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In a previous tutorial, we learned how to work with the WHERE clause in SQL, which database developers can use when they wish to retrieve a group of records that meet a certain criteria or condition. For instance, a database administrator may wish to find every instance in a database where a user’s name is equal to “Ronnie” – or, more likely, not equal to “Ronnie”. As powerful as the WHERE clause is in SQL, we can make it even stronger when we apply SQL’s NOT, AND, and OR operators.
This database development tutorial shows db admins and programmers how to use the NOT, AND, and OR operators in SQL, complete with syntax, code examples, and use cases.
Before we get started, however, you may wish to review our tutorial: How to Use the SQL WHERE Clause.
The AND operator in SQL is used to display a given record if every condition separated by the AND operator are TRUE. It is used in conjunction with the WHERE clause to filter records based on two or more conditions.
The syntax for the AND operator in SQL is as follows:
For our SQL AND operator code example, let’s pretend we have a database named Nakamura Industries and within that database is a table named employees, which, as you can imagine, hold information pertaining to employee records. Let’s further posit that our table has the following columns:
Let’s say that this table has the following information:
Using our sample table above, to retrieve a record from a database using SQL AND, we would write the following SQL query:
In this example query, we are looking for an employee in the database whose first name is Ronnie and whose last name is Payne. If no record exists that meets both of those requirements, no records will be returned. Since we do, indeed, have a record where both sets of criteria are met, we get the result:
when we execute our query.
We can, of course, query for more than two sets of criteria in SQL using the AND operator. In those cases, every piece of criteria must be met. Here is an example showing a query where three conditions must be met:
In this example SQL query, we are asking the database to return every record that has a first name of Ronnie, a last name of Payne, and an employee ID matching 007.
Keen observers will note that the employee Ronnie Payne has an employee ID of 001; since his employee ID is not 007 – and therefore not all three conditions are met, the query would return an empty result.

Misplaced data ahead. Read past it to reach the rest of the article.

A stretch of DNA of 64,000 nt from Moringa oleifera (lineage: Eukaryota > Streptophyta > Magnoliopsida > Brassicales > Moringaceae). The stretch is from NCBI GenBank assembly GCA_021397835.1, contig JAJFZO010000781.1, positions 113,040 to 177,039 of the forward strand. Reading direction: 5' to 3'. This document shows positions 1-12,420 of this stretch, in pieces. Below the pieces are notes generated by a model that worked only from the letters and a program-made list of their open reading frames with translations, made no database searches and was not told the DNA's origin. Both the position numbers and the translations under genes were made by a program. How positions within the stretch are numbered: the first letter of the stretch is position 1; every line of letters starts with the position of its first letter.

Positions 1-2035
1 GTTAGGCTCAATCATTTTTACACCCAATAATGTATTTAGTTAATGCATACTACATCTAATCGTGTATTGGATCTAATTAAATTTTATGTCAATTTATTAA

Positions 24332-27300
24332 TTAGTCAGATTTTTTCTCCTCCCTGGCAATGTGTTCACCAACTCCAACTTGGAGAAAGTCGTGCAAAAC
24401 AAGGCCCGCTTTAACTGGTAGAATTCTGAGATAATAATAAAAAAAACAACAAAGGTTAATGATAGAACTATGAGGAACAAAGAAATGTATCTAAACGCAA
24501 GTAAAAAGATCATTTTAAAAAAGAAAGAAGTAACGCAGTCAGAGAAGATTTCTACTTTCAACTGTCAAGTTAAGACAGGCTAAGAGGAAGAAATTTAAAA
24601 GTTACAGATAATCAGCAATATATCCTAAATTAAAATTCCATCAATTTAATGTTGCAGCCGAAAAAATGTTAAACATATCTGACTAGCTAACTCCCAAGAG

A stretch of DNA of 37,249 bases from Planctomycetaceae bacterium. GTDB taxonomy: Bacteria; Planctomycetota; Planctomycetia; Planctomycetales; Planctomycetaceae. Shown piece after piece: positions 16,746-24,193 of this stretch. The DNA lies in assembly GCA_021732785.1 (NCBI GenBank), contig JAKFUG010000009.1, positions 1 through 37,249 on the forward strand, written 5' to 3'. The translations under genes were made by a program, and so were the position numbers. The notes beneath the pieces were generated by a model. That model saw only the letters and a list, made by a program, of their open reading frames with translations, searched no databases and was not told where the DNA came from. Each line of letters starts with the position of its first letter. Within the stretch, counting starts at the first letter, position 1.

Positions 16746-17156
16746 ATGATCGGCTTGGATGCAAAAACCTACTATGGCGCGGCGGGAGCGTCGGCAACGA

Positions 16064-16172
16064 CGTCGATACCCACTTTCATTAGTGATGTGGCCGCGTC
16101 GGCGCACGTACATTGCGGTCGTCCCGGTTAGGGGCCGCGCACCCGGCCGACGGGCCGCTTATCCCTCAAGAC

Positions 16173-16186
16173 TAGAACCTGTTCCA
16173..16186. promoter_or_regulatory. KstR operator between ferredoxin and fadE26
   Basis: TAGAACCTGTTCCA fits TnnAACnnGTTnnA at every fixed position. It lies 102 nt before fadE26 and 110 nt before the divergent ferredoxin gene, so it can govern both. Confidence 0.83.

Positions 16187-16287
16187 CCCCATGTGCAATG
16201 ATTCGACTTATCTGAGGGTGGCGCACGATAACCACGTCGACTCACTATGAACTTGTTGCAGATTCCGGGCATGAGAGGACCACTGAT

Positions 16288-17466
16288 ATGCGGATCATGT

If we rewrote our SQL query to reflect the following, it would, instead, return the desired result:
Using this updated SQL query and AND operator, we would get the following output:
Read: Best Online Courses to Learn SQL
Like the SQL AND operator, the OR operator works in conjunction with the WHERE clause to query database tables for information where one or more conditions are TRUE.
Unlike with the AND operator, where all conditions must be TRUE, in scenarios where OR is used, only one condition must evaluate to TRUE.
The syntax for SQL’s OR operator is as follows:
In the following example, we will use the same example database from before, and this time, create a query where we are seeking firstName values that equal either Ted or Larry:
Running the above SQL query will return no results, as table employees contains no firstName records containing Ted or Larry.
Consider this SQL example:
In this example, we set our criteria to search the column firstName for either Ted or Ronnie. Since one of the OR operator’s criteria is met, we get the result:
Like the AND operator, database programmers and database administrators can use the OR operator to retrieve data from a table using multiple criteria. Here is an example of how to use the OR operator with the WHERE clause to query for data based on three sets of criteria:
Here, we are looking for the value Ronnie, Donnie, or Ted – if any of that criteria is met, results will be returned. Below is the output of running this query:
The SQL NOT operator can be a little confusing and take some time to get used to using properly. Instead of using it to find criteria that is TRUE, instead, database programmers use it to find data where a set of criteria is NOT TRUE, which is technically different than FALSE.
Because there are values that are equal to null in SQL, the NOT operator is sometimes used so query databases. The value null is neither TRUE nor FALSE – also known as not 0 or 1. So if you wanted to query a table that had null values in it, you could use the NOT operator to find such values.
Below if the syntax for using the NOT operator in SQL queries:
Of course, the SQL NOT operator can also simply retrieve values from a table that are not equal to TRUE as well. Consider the following example SQL query:
In the above example, we are specifically looking for records that do not contain Ronnie (or, put another way, where the value of firstName is not equal to Ronnie). Since there are two records in firstName that contain the value Ronnie – or the employees Ronnie Payne and Ronnie Donnie – the query will return the results that do not contain those values.
Here would be the output of running the above query:
Finally, it is plausible to use an SQL WHERE clause that used the AND, OR, and NOT in the same statement:
Similarly, you can combine NOT with AND or OR operators too:
Read: Best Courses for Database Administrators
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